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Teachers raise budget questions.

Byline: Susan Palmer The Register-Guard

"No stone unturned" might be the mantra for teachers bargaining a new contract with the Eugene School District.

At the first formal meeting between district administrators and the Eugene Education Association on Wednesday, chief union bargainer Tom DiLiberto and President Tad Shannon had plenty of questions for the district regarding what some might consider the minutiae of the proposed budget for the coming school year.

What is the district spending on professional development for teachers? Did all of the district's administrators and top managers really get the same number of unpaid furlough days as teachers and classified staff this year? How much did the district spend on a daylong gathering at the Hilton Eugene in September to welcome employees back on the job, and would they be doing it again next year?

The concern was clear. After years of wage concessions and staff reductions, teachers wanted convincing that the district is being frugal with its money - especially in light of a projected budget gap of nearly $15 million in the upcoming school year.

Students at Churchill High School took up their cause with a rally Wednesday morning that drew close to 100 youth, many carrying signs that said, among other things, "Save our teachers, find other solutions to the budget deficit."

"People are at the breaking point," union president Shannon said at the bargaining session. "They want to be assured that the district has done everything it can to keep resources in the classroom."

The district budget for the coming year won't be finalized until the state Legislature passes its 2013-15 budget, but administrators are estimating $141 million in general funds for 2013-14.

While that's more than this year's $131 million or last year's $136 million or even the $138 million of the 2010-11 school year, it's still $14.7 million short of what the district estimates it will cost to operate schools next year, district financial officer Simone Sangster said.

That's because of increasing costs, she said. Even with recent reforms to the state's Public Employees Retirement System, the Eugene district expects an additional $4.3 million in PERS costs - as well as increased costs in insurance and utilities.

Teachers - and classified staff and administrators - have agreed to givebacks in previous years.

In 2010-11, teachers took seven unpaid furlough days and half the usual 3.7 percent contractual "step" increases based on education and experience. They also received a 1 percent cost-of living increase.

In 2011-12, they got no cost-of-living increases, continued the 50 percent cut to "step" increases and took five furlough days.

This year, teachers took five furlough days, got no cost-of-living increase, but had their "step" increases fully restored. Those at the top of the pay scale not eligible for step increases received one-time stipends of $651.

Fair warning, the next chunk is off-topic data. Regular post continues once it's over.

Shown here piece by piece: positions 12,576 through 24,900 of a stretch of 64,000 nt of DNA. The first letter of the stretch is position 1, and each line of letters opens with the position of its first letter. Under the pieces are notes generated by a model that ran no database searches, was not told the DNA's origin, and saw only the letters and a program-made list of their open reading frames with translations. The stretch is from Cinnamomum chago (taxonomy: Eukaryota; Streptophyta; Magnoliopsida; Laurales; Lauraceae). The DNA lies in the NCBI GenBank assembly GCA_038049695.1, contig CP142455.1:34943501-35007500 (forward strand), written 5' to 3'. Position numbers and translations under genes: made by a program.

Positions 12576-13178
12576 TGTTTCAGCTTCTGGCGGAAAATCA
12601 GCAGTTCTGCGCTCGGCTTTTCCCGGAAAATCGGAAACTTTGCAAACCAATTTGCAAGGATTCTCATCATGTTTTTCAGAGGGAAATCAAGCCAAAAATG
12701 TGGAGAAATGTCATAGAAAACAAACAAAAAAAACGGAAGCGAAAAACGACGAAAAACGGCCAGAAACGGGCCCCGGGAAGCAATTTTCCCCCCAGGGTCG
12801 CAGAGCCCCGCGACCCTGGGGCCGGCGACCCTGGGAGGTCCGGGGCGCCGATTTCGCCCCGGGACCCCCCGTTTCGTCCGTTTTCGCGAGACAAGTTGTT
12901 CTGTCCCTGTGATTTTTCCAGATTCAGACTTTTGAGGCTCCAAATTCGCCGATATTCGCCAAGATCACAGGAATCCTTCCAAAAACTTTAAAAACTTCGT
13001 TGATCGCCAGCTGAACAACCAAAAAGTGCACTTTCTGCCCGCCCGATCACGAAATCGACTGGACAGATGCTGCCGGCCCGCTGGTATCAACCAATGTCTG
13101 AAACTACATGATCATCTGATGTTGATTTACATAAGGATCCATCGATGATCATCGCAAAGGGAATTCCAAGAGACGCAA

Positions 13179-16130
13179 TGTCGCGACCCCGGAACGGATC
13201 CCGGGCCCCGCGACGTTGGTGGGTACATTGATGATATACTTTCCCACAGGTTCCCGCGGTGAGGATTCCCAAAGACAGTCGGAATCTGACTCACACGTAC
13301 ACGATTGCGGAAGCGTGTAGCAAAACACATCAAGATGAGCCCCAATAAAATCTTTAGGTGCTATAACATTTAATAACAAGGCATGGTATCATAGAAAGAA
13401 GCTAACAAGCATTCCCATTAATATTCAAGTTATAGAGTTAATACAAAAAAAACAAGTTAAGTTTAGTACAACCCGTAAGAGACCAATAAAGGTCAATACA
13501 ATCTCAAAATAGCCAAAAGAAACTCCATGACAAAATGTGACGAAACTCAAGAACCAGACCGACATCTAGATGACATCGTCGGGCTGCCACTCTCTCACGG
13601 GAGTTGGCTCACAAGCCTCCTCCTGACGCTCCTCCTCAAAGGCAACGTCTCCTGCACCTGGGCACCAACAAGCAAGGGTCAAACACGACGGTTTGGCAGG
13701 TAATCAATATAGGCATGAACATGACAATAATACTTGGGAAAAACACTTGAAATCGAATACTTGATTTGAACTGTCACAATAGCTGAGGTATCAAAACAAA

The district has also spent down its reserves in recent years to help balance the budget.

Last year, the district and the union reached a speedy agreement on concessions behind closed doors, but this year's talks broke down last month, prompting formal public bargaining that's expected to continue into early June.

At Wednesday's meeting, the talks were mostly about timing and protocol, along with the raft of questions from union leaders.

While administrators were able to answer some questions - the district had spent $38,000 in teacher professional development programs titled "Learning about Learning" as of February - they promised more answers at later sessions.

As the district wrestles with funding, many employees have received word that their current jobs might not be available in the coming school year. Principals are working out staffing needs and displacement notices have warned as many as 100 teachers that they might have to split their time between schools or move to other schools or see reduced hours in the coming school year.

Actual layoff notices are still several weeks away.

The word of the possible displacements was what prompted Churchill students to rally for teachers. Juniors Selena Gregory and Selena Blick used Facebook and other social media tools to quickly organize students after learning that well-liked Churchill math teacher Scott Schirmer might not be there full-time, or at all, next year.

"Our goal is to have them cut the money somewhere else," Blick said. "Maybe in the district office, but not the teachers. That's the most important job.


Wages and benefits for the past four years

2012-13: $117.9 million, 1,341 full-time equivalent employees

2011-12: $116.2 million, 1,348 full-time equivalent

2010-11: $123.4 million; 1,496 full-time equivalent

2009-10: $123.8 million; 1,520 full-time equivalent
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Title Annotation:Eugene School District; Union representatives probe Eugene School District spending at the first bargaining session
Publication:The Register-Guard (Eugene, OR)
Date:May 9, 2013
Previous Article:Buzzworthy.
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